We depart from Borgo San Lorenzo and cycle along the state road that leads to San Piero a Sieve. The road is flat and tree-lined, but busy with cars and lorries. At 5.8 kilometres from the start of the itinerary, in the town of San Piero a Sieve, the road intersects with state road 503, which leads to the Giogo Pass. We turn right and, after several hundred metres, turn left onto the road for Barberino di Mugello. At about one kilometre from the intersection, a road on the right (road sign: Bosco ai Frati Convent) leads into the open countryside.
This strip of paved road is narrow, but in good condition and the traffic is scarce, except on Sundays and holidays in the summer. The road climbs and dips gently as it coasts the Ronchi Forest, which it later crosses to reach, after a soft climb (10 km), Bosco ai Frati Convent, an important religious site in Mugello. Once out of the woods, we reach, at the 11.4 km mark, a fork in the road. By taking a right, we travel towards the town of Galliano. The road is wide and sunny, but the traffic remains scarce. Before our eyes we see the long, continuous chain of Apennine crests and the numerous mountain passes, (Futa, Raticosa, Giogo di Scarperia, Colla di Casaglia and the Muraglione), which are the trial and delight of every amateur cyclist in Tuscany and Romagna.
We race by the Galliano airfield for light aircraft, where, if we happen to be courageous enough, we can discover the thrill of flying. After a brief upward climb, at 15 km, we find Galliano. From here, moving towards Sant’Agata, the route changes. The roads are still smooth, but these particular foothills are characterized by a winding tangle of hairpin bends that rise and fall, at times rather steeply. We reach Sant’Agata (19.6 km), with its splendid Romanesque church, after a rolling 4 kilometre stretch through the countryside, among farm houses and barns that have been transformed into charming villas. Once past Sant’Agata the “going gets easier” for a kilometre or so. We continue on the road to the Mugello Motor Circuit until we reach the rock face that leads us inside the walls of Scarperia (23.3 km), which has a long tradition of cutting blades and knife making. Here we can enjoy breathtaking views of the Vicari Palace.
We move through the town of Scarperia to Luco di Mugello on a new stretch of hilly road that coasts the Mugello International Motor Circuit, (24.8km). The track, which is the property of the Ferrari Team, is not only used to test race cars and to host the Motorcycle Grand Prix - which is not only one of the world’s most outstanding races, but also one that motorcycle enthusiasts across the world await with eagerness - it also has a long cycling tradition. Like in the 2007 Giro, the finish line of the 1977 Giro d’Italia – won with a sprint by Marino Basso – was set precisely in this circuit.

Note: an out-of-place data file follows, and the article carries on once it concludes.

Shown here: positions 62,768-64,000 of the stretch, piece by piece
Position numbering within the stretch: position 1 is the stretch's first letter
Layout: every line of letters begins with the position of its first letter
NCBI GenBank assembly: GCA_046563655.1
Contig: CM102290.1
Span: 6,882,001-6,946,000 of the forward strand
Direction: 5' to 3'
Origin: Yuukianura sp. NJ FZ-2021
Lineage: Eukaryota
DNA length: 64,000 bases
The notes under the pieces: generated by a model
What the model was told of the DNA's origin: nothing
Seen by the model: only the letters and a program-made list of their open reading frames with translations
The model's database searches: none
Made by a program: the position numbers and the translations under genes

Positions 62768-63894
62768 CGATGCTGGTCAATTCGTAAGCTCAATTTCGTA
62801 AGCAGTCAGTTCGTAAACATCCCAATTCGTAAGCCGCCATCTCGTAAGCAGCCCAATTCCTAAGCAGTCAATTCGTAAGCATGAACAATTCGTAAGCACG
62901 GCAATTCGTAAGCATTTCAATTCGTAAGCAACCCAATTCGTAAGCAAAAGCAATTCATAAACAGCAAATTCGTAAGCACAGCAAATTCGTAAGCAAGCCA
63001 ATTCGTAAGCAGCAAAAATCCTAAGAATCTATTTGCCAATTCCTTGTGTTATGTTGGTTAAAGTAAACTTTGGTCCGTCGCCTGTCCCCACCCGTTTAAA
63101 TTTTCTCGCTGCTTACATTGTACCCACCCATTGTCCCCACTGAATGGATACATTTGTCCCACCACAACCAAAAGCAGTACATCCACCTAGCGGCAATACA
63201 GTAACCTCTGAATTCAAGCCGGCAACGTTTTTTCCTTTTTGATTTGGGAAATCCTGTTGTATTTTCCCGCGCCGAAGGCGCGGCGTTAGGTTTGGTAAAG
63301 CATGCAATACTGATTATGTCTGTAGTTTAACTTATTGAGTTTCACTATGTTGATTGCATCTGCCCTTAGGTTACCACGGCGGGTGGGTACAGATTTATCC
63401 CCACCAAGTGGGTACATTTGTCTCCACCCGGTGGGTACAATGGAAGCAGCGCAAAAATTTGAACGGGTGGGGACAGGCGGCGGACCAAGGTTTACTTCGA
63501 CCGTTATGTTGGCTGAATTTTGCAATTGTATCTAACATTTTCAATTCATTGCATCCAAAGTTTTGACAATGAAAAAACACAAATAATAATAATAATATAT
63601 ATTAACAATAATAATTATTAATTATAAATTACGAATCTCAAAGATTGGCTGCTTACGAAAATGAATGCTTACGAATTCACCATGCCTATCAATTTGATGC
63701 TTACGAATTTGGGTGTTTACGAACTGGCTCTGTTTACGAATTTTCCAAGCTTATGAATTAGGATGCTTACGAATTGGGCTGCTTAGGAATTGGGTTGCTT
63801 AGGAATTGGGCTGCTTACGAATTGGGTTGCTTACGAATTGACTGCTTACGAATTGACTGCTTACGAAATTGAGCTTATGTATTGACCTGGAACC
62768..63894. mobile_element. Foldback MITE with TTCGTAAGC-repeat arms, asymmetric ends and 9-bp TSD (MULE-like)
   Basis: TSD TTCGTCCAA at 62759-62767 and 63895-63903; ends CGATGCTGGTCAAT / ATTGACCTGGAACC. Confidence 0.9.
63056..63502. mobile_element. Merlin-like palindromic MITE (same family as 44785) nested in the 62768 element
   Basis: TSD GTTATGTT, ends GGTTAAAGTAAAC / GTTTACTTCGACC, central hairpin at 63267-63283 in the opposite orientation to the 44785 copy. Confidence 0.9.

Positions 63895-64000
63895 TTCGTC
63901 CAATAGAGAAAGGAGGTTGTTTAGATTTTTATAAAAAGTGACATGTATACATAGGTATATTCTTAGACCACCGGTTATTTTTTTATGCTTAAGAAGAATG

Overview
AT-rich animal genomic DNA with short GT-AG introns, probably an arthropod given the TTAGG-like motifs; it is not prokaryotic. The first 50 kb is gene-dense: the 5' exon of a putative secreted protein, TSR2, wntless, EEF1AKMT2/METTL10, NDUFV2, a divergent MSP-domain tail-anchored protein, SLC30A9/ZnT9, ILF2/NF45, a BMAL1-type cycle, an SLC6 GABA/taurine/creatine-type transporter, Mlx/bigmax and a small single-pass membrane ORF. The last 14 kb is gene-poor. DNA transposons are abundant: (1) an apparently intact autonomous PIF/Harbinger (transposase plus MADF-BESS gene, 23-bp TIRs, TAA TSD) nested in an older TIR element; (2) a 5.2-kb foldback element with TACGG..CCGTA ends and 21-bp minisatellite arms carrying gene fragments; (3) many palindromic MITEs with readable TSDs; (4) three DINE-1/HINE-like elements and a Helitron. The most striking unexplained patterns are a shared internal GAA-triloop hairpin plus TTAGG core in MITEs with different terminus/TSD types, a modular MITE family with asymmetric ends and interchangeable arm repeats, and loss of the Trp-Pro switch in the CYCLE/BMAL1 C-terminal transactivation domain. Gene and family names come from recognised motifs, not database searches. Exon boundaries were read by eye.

The road moves through an open area with limited traffic until it reaches Luco di Mugello. We have no doubt that we’re in the home of the "tortello di patate" (potato filled ravioli pasta), because from March to October, the walls of the towns are covered with posters advertising the various food fairs dedicated to this delicacy. Once past Luco (26 km), the road narrows, but the tarmac continues to be in good condition. We turn onto the road that goes to Ronta (28.1 km), and, once past the Torrente Bosso, we begin the most difficult part of the course.
The climb into the woods, one hundred or so metres long, is muscle-straining and it’s necessary to adopt the lowest bike gears you have. After this rough patch, a number of bends lead down into a delightful valley in which it is not difficult to encounter grazing roe deer. The landscape is enchanting but unless we decide to stop, it’s difficult to enjoy because several hundred metres later the road begins a second climb. This time every ounce of energy – and the lowest gear - we can muster is necessary to keep us on our saddles. This climb, no more than 300-400 metres long, has a gradient of more than 15% (we go from 292 to 371 metres above sea level). It leads to the hamlet of Selva (30.1 km) from which, following a stretch of climbs and descents, we meet state road 302 and the intersection for Brisighellese-Ravennate (31.4 km). To the left we find the town of Ronta and the road that leads to the Colla di Casaglia Pass, but we move right and start our descent, which lasts 6 km and leads us back to Borgo San Lorenzo.
WHAT TO SEE:
San Piero a Sieve
In this town we find Adami Palace, Villa Schifanoia, San Pietro Parish Church, Villa delle Mozzette, Trebbio Castle, Bosco ai Frati Convent, San Martino Fortress
Here we can admire: Vicari Palace, Museum of Cutting Blades, Rectory of S. jacopo and S. Filippo, Madonna di piazza Oratory and Madonna dei Terremoti.